"We are not hungry enough as a nation. That said, I'd rather have the security of Singapore, than professional footballers and recording artistes if they come at the cost of security," says Michael Hosking, CEO, Midas Promotions. He suggested introducing a radio station that played local music.
To meet the challenge of changing the Singaporean mindset, Lim Sek, Chief Exec, Music & Movement (S) Pte Ltd, said that the Republic of Pop has been started with MDA support. It is an umbrella of local talents and a movement to appeal to the Singapore audience. The website will launch in the first quarter of 2010, detailing agents, contacts and a step by step guide for talents.
Talks are on with MediaCorp to get airtime for local talent, said Yeo Chun Cheng, Chief Information Officer, MDA, and the second round of proposals for music has just opened. "But I don't think the government is the solution to everything," he said. "Be careful of government officials telling you what is to be done." The solution was instead, to be "really, really good at what you do."
The DFS seminar is an initiative under the MoU signed with the Media Development Authority(MDA) Sept 9, as part of MDA's agenda to develop a conducive business environment with a robust intellectual property regime and a pro-business regulatory framework.
Event: Digital Future Series Conference at the Asia Television Forum Theme: The Role of Music in Film and TV; Date: Dec 2
Location: Suntec City Convention Centre
Speakers included: Film producers and directors; Charles J. Sanders, Esq. Songwriters Guild of America; Nina Ossoff, songwriter; Mike Ellis, President and Managing Director, Motion Picture Association (MPA) - Asia Pacific; Li Qiankuan, Chairman of China Film Association and Head of the China Film Foundation; Dick Lee, composer; Frank Rittman, Regional Legal Counsel and Deputy Director of the MPA - Asia Pacific; Leong May Seey, Regional Dir(Asia), International Federation of the Phonographic Industry (IFPI); Michael Hosking, CEO, Midas Promotions; Yeo Chun Cheng, Chief Information Officer, MDA; Bernard Lanskey, Director, Yong Siew Toh Conservatory of Music; Isa Seow, Managing Director, Centre for Content Protection (CCP); Philip Wu, Executive Chairman of GRID MMS Pte Ltd; Allan Nicholls, Department of Graduate Film, Tisch Asia; Lim Sek, |Chief Executive, Music and Movement (S) Pte Ltd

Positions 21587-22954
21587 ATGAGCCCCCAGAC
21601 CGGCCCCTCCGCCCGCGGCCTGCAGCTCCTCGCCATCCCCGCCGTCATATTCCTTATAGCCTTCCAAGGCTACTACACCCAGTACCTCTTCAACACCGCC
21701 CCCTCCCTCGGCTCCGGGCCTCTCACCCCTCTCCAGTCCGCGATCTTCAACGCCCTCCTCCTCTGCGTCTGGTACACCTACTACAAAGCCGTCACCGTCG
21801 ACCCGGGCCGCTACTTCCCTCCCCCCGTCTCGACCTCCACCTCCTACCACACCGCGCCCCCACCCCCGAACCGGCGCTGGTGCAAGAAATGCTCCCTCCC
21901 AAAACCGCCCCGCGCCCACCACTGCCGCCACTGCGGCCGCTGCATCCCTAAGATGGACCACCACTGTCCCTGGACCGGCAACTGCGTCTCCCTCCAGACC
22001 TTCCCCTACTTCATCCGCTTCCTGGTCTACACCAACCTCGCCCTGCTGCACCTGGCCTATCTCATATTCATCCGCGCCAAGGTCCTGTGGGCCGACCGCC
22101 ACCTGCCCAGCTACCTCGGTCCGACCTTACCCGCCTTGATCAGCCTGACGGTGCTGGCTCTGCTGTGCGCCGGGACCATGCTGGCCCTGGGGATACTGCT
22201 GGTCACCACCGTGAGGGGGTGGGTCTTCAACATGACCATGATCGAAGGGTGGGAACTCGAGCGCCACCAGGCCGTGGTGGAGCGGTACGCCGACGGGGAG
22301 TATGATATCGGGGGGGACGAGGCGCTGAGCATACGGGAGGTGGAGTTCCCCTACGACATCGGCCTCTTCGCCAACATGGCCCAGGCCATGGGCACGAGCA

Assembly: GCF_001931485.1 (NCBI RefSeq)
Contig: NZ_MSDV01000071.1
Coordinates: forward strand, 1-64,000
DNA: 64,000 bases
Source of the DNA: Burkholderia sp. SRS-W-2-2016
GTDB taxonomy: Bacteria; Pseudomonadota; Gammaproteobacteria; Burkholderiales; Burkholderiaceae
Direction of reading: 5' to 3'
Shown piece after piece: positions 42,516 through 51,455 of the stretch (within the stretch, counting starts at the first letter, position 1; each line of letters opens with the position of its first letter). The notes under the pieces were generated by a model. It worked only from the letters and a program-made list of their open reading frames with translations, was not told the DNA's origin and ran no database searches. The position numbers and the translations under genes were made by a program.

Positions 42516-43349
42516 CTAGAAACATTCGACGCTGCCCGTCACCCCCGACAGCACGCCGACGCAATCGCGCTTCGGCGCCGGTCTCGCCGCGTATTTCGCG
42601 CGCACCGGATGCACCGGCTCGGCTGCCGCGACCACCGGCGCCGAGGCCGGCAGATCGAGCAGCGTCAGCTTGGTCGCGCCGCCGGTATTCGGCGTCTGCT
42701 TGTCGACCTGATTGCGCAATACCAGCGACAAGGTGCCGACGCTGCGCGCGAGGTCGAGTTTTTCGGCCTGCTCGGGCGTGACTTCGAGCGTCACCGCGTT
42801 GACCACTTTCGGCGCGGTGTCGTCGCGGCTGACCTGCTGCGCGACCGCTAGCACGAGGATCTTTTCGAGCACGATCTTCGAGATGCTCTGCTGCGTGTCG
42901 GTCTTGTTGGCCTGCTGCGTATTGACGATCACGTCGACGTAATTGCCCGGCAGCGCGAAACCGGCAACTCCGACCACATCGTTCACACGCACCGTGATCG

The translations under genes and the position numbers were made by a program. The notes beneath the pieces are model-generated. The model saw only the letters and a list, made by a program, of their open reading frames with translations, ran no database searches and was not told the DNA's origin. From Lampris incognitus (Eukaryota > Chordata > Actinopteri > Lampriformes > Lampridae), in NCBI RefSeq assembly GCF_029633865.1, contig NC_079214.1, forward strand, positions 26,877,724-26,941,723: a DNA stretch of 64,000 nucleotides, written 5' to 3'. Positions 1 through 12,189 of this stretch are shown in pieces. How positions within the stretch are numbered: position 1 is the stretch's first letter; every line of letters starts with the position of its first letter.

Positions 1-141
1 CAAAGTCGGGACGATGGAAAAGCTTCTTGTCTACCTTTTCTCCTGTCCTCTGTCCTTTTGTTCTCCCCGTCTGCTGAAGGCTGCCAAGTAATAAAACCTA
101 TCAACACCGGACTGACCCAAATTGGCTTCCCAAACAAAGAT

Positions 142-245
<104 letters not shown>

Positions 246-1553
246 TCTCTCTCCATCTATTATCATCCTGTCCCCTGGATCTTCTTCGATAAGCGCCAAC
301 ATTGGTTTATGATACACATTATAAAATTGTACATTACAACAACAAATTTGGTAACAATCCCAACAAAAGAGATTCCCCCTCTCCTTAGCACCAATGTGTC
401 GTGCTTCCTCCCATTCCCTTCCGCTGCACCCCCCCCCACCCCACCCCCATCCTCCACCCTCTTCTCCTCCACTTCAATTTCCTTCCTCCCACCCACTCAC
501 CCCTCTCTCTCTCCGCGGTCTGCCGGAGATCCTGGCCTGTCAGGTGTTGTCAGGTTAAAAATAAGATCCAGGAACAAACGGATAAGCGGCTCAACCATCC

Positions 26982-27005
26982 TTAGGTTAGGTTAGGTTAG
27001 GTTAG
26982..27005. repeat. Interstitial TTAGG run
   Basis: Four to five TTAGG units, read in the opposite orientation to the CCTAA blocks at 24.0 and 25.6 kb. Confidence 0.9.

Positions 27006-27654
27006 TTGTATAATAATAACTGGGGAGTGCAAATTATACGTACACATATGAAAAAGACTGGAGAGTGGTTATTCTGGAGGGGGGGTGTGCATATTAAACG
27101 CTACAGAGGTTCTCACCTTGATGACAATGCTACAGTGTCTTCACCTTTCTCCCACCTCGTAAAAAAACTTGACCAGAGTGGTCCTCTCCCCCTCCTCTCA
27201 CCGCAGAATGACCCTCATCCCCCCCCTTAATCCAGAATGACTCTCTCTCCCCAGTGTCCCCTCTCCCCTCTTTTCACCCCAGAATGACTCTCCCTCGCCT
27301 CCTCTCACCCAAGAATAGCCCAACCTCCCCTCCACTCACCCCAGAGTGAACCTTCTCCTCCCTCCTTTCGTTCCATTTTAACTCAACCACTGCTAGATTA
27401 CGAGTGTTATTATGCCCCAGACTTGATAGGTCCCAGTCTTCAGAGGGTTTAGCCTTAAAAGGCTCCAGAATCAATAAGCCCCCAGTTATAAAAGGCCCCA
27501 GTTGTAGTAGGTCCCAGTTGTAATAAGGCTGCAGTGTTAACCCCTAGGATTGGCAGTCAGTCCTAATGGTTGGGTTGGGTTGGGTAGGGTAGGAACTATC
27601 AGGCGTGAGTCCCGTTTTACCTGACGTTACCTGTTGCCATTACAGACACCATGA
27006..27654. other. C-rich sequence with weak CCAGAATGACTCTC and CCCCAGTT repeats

Event: Masterclass and Workshop with China Directors Li Qiankuan and Xiao Guiyun, Dec 3
Masterclass Theme: Understanding the Film Industry in China
Workshop Theme: Film and Partnership Proposals
Location: Ngee Ann Auditorium, Asian Civilisations Museum
About CCP: Established in 2007, the Centre for Content Protection (CCP) is a consortium committed to shaping AsiaPacific's digital future through innovative technologies that provide secure ways for consumers to enjoy anywhere, anytime access to their favourite movies and television programmes.
As a neutral yet authoritative source of information on the latest content platforms and protection measures worldwide, the Centre fosters awareness and cooperation amongst various academic, governmental and industry organizations as well as consumer groups in order to implement best practices and solutions region-wide.
Primary Advisory members are Astro, Fujitsu, Motion Picture Association of America, Nagravision, NDS, ST Microelectronics, Thomson, Verimatrix and Walt Disney Pictures.